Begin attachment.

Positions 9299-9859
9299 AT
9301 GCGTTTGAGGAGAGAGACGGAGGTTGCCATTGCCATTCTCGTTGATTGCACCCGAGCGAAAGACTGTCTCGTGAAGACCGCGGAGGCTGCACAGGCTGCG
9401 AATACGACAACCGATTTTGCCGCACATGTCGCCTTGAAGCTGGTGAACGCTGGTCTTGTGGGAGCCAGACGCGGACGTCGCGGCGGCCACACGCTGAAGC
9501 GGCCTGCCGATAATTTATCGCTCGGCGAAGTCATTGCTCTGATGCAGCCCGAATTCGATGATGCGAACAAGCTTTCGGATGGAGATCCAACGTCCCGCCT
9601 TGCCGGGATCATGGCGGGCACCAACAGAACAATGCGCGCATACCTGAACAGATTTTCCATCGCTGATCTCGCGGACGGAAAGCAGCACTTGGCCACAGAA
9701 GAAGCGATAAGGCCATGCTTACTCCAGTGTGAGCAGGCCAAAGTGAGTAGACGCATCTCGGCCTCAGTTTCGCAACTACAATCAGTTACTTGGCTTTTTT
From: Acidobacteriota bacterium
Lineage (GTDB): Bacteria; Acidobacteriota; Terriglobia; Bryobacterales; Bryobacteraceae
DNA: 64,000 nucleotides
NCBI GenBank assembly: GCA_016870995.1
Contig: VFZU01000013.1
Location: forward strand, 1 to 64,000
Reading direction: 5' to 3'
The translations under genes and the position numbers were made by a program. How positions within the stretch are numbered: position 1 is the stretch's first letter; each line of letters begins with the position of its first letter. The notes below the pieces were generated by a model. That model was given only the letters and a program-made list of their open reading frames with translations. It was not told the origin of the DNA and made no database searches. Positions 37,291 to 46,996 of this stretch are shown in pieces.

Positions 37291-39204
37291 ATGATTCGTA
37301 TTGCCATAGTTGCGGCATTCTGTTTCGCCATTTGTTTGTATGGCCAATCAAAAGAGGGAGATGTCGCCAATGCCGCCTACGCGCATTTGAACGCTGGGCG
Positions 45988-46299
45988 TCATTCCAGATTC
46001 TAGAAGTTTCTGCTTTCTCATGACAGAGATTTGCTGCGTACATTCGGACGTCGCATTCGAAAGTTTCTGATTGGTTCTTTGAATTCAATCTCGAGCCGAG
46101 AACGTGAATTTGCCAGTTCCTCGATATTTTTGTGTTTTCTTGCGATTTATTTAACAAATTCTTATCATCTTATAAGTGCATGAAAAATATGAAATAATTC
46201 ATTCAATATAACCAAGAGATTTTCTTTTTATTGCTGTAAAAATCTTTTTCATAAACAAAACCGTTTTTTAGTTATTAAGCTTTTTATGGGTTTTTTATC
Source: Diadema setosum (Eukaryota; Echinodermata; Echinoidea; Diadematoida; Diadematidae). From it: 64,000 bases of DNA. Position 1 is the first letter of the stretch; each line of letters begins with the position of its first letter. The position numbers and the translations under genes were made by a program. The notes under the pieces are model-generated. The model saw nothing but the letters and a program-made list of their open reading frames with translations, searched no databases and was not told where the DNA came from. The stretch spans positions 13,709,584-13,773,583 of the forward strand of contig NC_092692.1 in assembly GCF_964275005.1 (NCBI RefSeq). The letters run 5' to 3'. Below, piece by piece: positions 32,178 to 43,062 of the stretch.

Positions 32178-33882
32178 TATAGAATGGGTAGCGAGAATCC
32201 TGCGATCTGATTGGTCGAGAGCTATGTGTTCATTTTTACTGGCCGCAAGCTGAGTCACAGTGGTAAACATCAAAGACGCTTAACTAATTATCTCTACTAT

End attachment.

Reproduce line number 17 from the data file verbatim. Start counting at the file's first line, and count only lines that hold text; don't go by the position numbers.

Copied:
37291 ATGATTCGTA